public interface IAddinUtilities

    {

        void CallBlueUl();

}

}

5.       Add a Class named AddinUtilities to our project, and make it implement the interface IAddinUtilities, codes like:

using System;

using System.Collections.Generic;

using System.Text;

using System.Runtime.InteropServices;

using Excel = Microsoft.Office.Interop.Excel;

using Office = Microsoft.Office.Core;

 

namespace ExcelAddIn

{

    [ComVisible(true)]

    [ClassInterface(ClassInterfaceType.None)]

 

    public class AddinUtilities : IAddinUtilities

    {

        public void CallBlueUl()

        {

            Excel.Range range = Globals.ThisAddIn.Application.Selection as Excel.Range;

 

            range.Borders[Microsoft.Office.Interop.Excel.XlBordersIndex.xlEdgeBottom].LineStyle = Excel.XlLineStyle.xlContinuous;

            range.Borders[Microsoft.Office.Interop.Excel.XlBordersIndex.xlEdgeBottom].Weight = Excel.XlBorderWeight.xlThin;

            range.Borders[Microsoft.Office.Interop.Excel.XlBordersIndex.xlEdgeBottom].ColorIndex = 7;

        }

     }

                  }

6.       In ExcelAddIn Class, we override the RequestComAddInAutomationService() to return a new instance of the Class we created above. And make the field as public, which makes the call in step 3 can be compiled.

    public partial class ThisAddIn

    {

        public AddinUtilities addinUtilities;  //note the public

 

        protected override object RequestComAddInAutomationService()

        {

            if (addinUtilities == null)

            {

                addinUtilities = new AddinUtilities();

            }

            return addinUtilities;

        }

     }

7.       Compile and run the project. The Excel application shows up. Click Developer Tab->Code Group->Macros Button. In pop up window, you type the Macro Name you want. Typically, we use CallBlueUl here. And then click Button Create.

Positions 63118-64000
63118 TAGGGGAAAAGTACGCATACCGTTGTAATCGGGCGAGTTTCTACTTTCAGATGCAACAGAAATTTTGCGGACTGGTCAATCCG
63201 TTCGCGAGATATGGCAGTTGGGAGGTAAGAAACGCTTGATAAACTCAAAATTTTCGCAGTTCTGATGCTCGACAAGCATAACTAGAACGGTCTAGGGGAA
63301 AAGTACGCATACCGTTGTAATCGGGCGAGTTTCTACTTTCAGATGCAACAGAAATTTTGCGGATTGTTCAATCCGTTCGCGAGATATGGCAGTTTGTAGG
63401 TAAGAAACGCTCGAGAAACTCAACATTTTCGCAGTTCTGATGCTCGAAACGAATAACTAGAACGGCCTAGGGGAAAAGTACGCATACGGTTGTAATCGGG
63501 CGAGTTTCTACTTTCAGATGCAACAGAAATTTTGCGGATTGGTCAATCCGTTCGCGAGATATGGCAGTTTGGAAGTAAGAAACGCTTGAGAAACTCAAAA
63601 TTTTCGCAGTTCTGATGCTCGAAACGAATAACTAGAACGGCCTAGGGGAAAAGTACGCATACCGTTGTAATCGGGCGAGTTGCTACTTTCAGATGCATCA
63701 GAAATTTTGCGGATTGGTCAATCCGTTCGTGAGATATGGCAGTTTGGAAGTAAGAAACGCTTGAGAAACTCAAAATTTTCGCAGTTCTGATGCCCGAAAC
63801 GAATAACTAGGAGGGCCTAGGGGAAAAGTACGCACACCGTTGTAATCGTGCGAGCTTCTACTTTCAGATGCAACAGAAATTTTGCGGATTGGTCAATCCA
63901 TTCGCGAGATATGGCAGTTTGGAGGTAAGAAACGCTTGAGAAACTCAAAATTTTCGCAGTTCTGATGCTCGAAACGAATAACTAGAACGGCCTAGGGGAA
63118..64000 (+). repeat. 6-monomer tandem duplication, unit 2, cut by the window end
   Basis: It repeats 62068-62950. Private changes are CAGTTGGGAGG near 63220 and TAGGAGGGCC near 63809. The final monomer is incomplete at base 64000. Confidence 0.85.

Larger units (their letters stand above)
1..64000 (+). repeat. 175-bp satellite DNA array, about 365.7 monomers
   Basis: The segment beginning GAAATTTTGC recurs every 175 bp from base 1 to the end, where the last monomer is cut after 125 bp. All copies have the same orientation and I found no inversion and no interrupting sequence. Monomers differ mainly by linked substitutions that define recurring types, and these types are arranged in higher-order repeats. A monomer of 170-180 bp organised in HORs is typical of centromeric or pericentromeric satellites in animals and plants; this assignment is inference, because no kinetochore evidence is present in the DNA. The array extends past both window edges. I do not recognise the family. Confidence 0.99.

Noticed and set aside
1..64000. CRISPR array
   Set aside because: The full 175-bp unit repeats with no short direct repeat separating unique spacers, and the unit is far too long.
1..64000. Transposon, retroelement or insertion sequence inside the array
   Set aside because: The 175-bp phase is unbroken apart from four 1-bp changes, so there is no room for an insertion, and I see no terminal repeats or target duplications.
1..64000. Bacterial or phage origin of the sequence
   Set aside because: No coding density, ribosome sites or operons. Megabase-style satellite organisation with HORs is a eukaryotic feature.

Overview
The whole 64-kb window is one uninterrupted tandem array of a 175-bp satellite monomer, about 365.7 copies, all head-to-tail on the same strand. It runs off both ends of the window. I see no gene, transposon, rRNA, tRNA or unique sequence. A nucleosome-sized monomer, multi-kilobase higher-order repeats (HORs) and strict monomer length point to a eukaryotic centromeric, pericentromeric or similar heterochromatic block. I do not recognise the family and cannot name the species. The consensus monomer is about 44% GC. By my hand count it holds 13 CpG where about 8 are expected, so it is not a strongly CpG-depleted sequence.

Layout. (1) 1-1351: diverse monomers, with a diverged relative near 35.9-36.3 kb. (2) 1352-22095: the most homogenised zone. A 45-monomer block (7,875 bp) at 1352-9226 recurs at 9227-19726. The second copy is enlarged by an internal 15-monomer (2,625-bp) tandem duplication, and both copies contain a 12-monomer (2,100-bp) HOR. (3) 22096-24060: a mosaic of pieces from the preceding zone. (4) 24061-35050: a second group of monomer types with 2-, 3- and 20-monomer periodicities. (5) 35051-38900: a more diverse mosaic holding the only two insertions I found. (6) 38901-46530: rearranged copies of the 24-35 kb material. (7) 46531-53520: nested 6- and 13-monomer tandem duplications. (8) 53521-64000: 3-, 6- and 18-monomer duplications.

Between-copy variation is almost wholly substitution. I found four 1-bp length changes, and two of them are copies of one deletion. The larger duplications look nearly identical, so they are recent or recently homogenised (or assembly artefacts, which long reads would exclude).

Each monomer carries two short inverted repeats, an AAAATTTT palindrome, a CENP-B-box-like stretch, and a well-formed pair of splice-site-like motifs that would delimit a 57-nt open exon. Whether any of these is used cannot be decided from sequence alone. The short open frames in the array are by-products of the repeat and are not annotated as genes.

8.       The Microsoft Visual Basic IDE pops up, and copy the following codes into the module, and make it look like:

Sub CallBuleUl()

    Dim addin As Office.COMAddIn

    Dim automationObject As Object

    Set addin = Application.COMAddIns("ExcelAddin")

    Set automationObject = addin.Object

    automationObject.CallBlueUl

End Sub

9.       Close the Microsoft Visual Basic IDE. Again, we click Developer Tab->Code Group->Macros Button. In the pop up window, we click Button Options….Press B with the hold of Shirt. You will see the Shortcut key is assigned as Ctrl+Shift+B.(We can only assign Ctrl+Shift shortcut key, but not Ctrl+Alt). Click OK.

10.   Save the workbook as an Excel Add-In. To do this, you can choose the file type to be Excel Add-In(*.xlam) in Save As dialog. Typically, the name is Book1.xlam. Do not change the default location of the Book1.xlam

11.   Click Office Button->Excel Options->Add-Ins Tab, choose Excel Add-ins, click Go. In the pop up Add-Ins Window, check the box Book1, and then click OK.

12.   Select a few cells and press Ctrl+Shift+B. Color of the bottom of the range will be changed to pink. (It seems the color index 7 is pink, however, that it not related to topic here and does not matter)

That’s all! Oh, it is 10:30 already. Time to go home! A nice day!